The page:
I believe that the women of the Oneida Community were beneficiaries of the Oneida Nation’s matrilocal structure, a set of memes that enabled both groups of women to enjoy a degree of equality and sexual autonomy that mainstream women couldn’t imagine. Their success inspired Heinlein to use the memes they embodied to create the vision of the polyamorous line family that formed the heart of The Moon Is a Harsh Mistress. That in turn inspired the women who created Windward to develop an organization founded on the concept of the comadre—a core of strong, connected women surrounded by a select group of men they love and respect.
Every family’s history can be seen as a mixed record of the best that could be done at the time given the limited information and options at hand—but history can also function as a sort of operator’s manual illustrating what worked and what didn’t. When gleaning the historical record for insights and guidance about available options, it’s important to be kind and appreciate the inevitable separation between what people intend to do and what actually happened. Sometimes they got it right, and sometimes they didn’t, and sometimes they discovered new challenges they’d never imagined going in.
The impressive achievements of both sets of Oneidan women are part of the factual record, but the question of why these communities later underwent radical change is necessarily subjective. Accordingly, much of what follows is speculation offered for your consideration.
Any society that imposes passive roles has to deal with the passive aggressive behaviors that will manifest and undermine community relationships. Young women embody the power of youthful sexuality, while the eldresses embody the power of experiential wisdom. Without a stable structure that protects the interests of both groups, trust is difficult to build, and when trust is lost, communities wither and die. My analysis is that much of the power of both groups of Oneida women grew out of the strong alliance created between the younger and older women. Their matrilocal structure was effective at creating social harmony and mutual support among the women, who by acting jointly were able to appoint, control, and—when they chose to do so—“knock the horns off” the men they’d chosen to represent them.
In dyadic cultures, where people pair off as couples, there’s a tendency to look for the one person who can meet one’s every need, and there’s never enough of those to go around. In polyamorous line families such as Oneida and Windward, no individual person has to be able to do it all—they just have to be good company and pull their weight. If someone turns out to be mean, lazy, or disrespectful, the women can toss them out. In the case of one fellow who wouldn’t listen to Oneida’s eldresses, he got tossed out a second story window into a snow bank.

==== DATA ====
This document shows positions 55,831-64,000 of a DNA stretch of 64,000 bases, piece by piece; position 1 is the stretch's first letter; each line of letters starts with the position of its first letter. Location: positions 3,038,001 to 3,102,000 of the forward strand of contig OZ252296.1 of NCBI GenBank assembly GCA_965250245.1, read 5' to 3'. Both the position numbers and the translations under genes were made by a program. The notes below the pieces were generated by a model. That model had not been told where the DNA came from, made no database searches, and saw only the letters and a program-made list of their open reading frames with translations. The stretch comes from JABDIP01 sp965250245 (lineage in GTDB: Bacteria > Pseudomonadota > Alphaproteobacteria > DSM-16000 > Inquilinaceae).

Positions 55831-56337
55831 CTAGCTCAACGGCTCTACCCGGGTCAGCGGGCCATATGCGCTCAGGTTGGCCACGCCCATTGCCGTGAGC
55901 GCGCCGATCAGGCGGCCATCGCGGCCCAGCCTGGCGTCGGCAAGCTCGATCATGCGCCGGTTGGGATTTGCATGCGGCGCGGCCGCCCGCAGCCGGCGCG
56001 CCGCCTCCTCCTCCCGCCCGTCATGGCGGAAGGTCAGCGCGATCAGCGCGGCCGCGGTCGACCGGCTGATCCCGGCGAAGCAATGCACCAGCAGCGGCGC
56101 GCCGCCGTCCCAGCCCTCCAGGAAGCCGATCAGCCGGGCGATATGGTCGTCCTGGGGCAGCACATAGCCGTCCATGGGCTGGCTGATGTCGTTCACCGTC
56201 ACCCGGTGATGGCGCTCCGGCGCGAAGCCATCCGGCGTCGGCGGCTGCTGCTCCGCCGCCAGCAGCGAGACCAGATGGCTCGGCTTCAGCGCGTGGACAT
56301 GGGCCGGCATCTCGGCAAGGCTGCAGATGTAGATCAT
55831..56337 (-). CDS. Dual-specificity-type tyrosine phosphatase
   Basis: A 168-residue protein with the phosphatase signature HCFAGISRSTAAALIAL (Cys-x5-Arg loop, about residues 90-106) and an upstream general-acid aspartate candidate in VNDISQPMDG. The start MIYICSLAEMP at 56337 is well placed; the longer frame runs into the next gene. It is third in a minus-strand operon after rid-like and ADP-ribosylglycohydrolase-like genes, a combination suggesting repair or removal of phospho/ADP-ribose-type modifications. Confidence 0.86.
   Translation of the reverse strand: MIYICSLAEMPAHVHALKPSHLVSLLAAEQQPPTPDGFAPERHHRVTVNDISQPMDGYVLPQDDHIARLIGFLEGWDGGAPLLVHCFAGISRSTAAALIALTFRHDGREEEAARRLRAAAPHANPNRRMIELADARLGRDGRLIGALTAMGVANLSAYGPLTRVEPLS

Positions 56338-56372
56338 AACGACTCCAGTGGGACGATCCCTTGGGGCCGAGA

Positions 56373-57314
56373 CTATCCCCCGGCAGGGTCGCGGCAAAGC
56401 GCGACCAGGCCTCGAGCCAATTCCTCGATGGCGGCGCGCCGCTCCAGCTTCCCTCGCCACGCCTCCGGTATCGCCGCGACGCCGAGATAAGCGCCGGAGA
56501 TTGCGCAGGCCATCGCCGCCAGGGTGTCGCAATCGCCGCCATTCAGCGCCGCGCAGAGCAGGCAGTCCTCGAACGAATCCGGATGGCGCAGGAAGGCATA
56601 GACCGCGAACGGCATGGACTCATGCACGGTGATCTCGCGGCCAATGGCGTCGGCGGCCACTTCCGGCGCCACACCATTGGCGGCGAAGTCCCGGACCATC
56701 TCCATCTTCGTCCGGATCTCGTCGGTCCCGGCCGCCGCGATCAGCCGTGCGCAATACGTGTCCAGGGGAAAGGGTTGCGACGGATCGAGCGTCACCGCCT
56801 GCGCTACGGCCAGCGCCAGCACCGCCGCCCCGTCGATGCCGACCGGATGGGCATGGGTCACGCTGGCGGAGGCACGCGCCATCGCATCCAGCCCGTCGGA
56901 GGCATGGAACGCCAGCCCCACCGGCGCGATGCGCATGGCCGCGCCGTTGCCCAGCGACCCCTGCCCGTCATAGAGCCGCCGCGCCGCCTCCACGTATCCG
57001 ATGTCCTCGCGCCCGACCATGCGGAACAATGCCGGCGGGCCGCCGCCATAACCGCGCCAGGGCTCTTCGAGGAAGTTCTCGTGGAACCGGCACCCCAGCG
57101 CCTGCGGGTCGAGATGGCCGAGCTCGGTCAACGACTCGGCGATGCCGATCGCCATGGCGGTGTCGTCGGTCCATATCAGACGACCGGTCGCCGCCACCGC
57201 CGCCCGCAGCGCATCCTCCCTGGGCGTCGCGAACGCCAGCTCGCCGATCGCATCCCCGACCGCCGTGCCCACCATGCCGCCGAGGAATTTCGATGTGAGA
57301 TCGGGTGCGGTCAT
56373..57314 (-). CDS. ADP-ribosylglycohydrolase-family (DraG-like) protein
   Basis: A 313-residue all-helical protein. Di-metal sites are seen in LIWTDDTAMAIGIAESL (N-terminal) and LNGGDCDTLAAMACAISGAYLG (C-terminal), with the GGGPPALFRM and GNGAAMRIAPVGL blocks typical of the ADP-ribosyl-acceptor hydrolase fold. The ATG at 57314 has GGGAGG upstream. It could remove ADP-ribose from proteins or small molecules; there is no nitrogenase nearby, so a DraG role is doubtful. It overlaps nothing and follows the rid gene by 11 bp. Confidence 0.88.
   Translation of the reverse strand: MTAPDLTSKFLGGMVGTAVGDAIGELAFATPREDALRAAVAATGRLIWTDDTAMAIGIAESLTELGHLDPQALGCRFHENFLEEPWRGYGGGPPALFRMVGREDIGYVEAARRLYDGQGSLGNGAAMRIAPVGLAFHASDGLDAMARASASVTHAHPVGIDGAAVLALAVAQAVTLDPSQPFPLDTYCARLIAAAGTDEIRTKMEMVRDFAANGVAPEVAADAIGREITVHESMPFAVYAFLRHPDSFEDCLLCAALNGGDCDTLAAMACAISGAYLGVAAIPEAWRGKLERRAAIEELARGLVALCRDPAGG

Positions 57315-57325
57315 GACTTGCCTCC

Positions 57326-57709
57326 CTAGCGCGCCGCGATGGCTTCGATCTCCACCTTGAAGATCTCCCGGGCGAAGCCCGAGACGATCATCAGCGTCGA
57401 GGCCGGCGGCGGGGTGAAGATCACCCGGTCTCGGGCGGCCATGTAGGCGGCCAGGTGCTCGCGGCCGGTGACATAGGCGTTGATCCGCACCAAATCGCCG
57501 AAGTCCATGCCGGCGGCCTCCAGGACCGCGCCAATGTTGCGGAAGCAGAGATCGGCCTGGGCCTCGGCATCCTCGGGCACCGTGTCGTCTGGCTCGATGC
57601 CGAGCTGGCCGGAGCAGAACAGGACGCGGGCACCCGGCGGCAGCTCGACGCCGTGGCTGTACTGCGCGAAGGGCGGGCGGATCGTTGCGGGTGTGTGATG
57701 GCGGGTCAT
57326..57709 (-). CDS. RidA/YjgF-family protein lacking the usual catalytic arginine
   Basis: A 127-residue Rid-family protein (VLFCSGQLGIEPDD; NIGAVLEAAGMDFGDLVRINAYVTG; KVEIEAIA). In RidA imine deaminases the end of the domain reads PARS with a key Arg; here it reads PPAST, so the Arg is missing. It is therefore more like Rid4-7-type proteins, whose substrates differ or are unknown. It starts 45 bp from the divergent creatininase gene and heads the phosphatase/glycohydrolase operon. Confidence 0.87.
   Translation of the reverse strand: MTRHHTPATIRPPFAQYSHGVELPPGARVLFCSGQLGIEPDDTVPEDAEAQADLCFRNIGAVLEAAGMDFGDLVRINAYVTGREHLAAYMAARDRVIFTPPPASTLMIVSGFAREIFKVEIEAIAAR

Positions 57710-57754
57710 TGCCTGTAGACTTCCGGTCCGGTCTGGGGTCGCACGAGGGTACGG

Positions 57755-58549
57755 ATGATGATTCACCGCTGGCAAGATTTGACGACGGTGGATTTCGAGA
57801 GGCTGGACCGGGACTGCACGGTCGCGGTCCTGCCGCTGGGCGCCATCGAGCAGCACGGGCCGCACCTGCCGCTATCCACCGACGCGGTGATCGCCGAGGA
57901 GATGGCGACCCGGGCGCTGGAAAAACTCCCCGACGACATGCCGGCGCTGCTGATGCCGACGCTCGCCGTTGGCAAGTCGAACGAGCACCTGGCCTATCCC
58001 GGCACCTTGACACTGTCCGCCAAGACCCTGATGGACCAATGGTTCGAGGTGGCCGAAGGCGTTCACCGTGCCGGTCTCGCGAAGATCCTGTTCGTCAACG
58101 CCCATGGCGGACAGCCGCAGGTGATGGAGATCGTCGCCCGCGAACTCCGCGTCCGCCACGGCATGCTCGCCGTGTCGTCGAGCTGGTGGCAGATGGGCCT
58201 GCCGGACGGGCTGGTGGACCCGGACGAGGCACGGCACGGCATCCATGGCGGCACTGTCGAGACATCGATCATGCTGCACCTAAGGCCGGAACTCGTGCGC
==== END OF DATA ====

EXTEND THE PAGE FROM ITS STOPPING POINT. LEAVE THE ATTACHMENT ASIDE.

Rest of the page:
When forming a new community, it’s tempting to “copy and paste” some successful community’s social structure, but that’s a risky thing to do in that it’s easy to get tripped up by the unrecognized assumptions that were woven into the foundation of that community. For example, the Oneida Nation believed they were being guided by the Great Spirit, and the Oneida Community believed they were being guided by the Apostle Paul. It isn’t necessary for us to believe that either was actually the case in order to benefit from their lived experience. Regardless of the source of their inspiration, the women of both Oneidas have much to teach those who wish to lead tomorrow’s communities. Studying their successes and failures is crucial because those who wish to lead must never cease to learn.
Today, what remains of the Oneida Nation in New York runs a casino, and Oneida tableware is made in China; what factors caused such a sad transformation? My conclusion is that the key element is that both groups prospered as long as their young women maintained their alliance with the older women. When that tradition fell away, and the young women started following the romantic narrative and entering into dyadic relationships independent of the older women, their communities fell apart. Whatever the reason, that later development doesn’t diminish the magnitude of what the courageous women of both Oneidas accomplished. Their courage set a powerful example for the strong, sensual, and wise women5 of today who feel called to celebrate what their memetic foremothers accomplished, and then build on it to go even further.
Note: For those interested in studying the Oneida legacy, Windward offers three-month on-site apprenticeships; visit windward.org for details.
During the War in Vietnam, Walt Patrick got into building sustainable community as a way to protest the violence of the military-industrial complex, and served on Windward’s Board of Directors for more than 30 years. In 2011, he retired from active leadership of the community, and spends much of his time working on developing energy sovereignty based on the community-scale utilization of woody biomass; details at biomass2methanol.org.
1 Annual success rates: rhythm–75 percent; condoms–85 percent; pill–92 percent; IUD–99.2 percent; Oneida–99.3 percent; tubal ligation–99.5 percent.
2 “Gynecological Study of the Oneida Community,” Dr. E van der Warker, American Journal of Obstetrics, August 1884.
3 Whites referred to the Haudenosaunee, “The People of the Long House,” as the Iroquois Confederation.
4 See Iroquois Native American Cultural Influences in Promoting Women’s Rights Ideologies 19th and 20th of July, 1848. Hagan, Center of the American West, University of Colorado-Boulder.
5 Even patriarchal tribes such as the Blackfeet respected “manly-hearted” women who embodied the traits of “aggressiveness, independence, ambition, boldness and sexuality.” See “Manly-hearted Women Among the North Piegan.” Dr. O. Lewis, American Anthropology, 1942.